Social Justice and Climate Justice

Rising fuel prices in Europe and North America are threatening millions upon millions of families. They will no longer be able pay for heating and electricity this winter. The U.K. has seen decades of neoliberal reforms to the market that have removed all restrictions from energy companies and forced households to bear the full cost of rising wholesale prices. The market is set up in such a way that electricity from low cost renewables is included. soldGas prices

Rising energy costs will be evident by January 2023 expected to triple to more than £5000 per year for average households, and will push two-thirds of U.K. families into fuel poverty. More than 100,000 people signed a pledge by the Don’t PayCampaign to refuse to pay their energy bills

The challenge is to uniteThis is the wave of anger at energy companies profiteering from global warming.

In 2018, during the Yellow Vests movement in France, triggered by fuel levies that the government called “green,” the phrase “the elites talk about the end of the world, but we worry about the end of the month” was coined.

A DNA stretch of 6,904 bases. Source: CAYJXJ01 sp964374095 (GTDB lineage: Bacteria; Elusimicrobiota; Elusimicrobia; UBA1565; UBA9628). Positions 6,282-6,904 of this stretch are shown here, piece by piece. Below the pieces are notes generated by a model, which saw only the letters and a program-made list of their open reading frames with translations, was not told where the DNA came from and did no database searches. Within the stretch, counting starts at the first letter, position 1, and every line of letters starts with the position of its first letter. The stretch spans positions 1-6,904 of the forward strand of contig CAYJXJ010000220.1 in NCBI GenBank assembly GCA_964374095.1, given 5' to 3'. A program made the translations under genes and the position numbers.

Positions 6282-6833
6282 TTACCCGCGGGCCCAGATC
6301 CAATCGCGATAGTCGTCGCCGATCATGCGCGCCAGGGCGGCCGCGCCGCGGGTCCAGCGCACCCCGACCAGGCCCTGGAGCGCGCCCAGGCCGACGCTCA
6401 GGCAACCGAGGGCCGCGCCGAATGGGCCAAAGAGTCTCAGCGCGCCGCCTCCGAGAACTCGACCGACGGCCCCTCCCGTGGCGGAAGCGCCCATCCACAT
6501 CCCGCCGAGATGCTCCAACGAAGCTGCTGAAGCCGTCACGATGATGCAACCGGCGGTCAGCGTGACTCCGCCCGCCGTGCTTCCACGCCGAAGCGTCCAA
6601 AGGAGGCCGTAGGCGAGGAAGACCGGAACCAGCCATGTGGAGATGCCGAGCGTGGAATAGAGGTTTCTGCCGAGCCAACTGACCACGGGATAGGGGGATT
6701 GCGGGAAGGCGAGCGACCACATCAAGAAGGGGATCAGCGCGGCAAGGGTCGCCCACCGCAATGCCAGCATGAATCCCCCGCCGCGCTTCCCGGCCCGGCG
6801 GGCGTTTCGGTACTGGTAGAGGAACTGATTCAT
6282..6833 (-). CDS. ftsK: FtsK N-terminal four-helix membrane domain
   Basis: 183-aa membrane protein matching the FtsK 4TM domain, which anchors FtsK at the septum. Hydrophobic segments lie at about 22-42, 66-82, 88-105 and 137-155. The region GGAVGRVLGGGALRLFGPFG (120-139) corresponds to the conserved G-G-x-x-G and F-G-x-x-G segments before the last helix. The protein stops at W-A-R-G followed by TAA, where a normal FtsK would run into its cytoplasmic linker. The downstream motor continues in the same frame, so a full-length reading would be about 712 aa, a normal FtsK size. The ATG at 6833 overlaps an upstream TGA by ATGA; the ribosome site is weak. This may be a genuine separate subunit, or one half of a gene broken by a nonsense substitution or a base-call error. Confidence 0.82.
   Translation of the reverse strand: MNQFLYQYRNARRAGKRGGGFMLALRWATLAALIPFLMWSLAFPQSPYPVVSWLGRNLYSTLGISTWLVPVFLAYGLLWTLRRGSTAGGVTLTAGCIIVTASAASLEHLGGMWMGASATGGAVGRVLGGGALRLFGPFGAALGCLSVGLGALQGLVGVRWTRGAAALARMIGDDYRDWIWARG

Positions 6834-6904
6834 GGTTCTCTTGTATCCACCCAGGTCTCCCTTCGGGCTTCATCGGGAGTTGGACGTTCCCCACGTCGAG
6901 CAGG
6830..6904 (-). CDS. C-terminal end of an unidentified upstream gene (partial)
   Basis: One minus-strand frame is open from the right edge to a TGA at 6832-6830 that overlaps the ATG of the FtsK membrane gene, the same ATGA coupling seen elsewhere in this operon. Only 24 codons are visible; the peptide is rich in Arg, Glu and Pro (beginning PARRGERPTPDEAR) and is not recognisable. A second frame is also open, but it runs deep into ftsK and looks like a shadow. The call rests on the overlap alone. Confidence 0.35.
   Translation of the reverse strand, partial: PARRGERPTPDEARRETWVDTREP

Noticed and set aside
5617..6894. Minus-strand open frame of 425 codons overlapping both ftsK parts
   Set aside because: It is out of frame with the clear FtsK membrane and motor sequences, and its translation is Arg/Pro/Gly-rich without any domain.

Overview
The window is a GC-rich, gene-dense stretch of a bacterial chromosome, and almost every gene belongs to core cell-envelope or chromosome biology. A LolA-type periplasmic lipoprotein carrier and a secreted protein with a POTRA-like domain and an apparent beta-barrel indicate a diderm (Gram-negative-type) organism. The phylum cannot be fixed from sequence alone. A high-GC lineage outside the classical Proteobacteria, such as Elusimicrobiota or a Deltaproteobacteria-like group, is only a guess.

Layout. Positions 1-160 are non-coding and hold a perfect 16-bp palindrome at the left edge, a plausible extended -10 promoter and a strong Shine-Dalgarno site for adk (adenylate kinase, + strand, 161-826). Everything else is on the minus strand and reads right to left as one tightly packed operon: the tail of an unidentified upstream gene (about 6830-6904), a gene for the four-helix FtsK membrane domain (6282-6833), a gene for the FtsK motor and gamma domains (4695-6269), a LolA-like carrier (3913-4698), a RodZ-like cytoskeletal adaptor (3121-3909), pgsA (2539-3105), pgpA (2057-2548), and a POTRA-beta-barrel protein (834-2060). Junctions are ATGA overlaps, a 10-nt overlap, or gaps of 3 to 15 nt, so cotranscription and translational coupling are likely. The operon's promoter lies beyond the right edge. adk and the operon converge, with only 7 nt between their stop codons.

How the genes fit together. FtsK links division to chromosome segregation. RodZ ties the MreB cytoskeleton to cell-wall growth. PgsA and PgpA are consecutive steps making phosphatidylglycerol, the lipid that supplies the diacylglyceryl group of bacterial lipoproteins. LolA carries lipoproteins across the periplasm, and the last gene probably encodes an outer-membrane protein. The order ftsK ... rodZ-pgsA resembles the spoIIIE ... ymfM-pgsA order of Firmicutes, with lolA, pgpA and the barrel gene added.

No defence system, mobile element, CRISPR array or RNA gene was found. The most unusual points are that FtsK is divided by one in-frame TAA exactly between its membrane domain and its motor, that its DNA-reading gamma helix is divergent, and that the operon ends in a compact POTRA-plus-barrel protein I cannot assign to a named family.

Less well-known was the slogan that responded to it — “end of the world, end of the month, same fight!” — which sought to unite social protest with action on climate change. This year, demands such as “insulate Britain” — to retrofit homes, to cut both energy use and bills — have reached towards such unity. There are still many things to do.

The same companies and governments that seek to ramp up fossil fuel production in a climate emergency also seek neo-colonial subjugation of Africa and assault households’ living standards in the Global North and Global South alike.

Social justice and climate justice must be fought together to transform society, and end their dominance.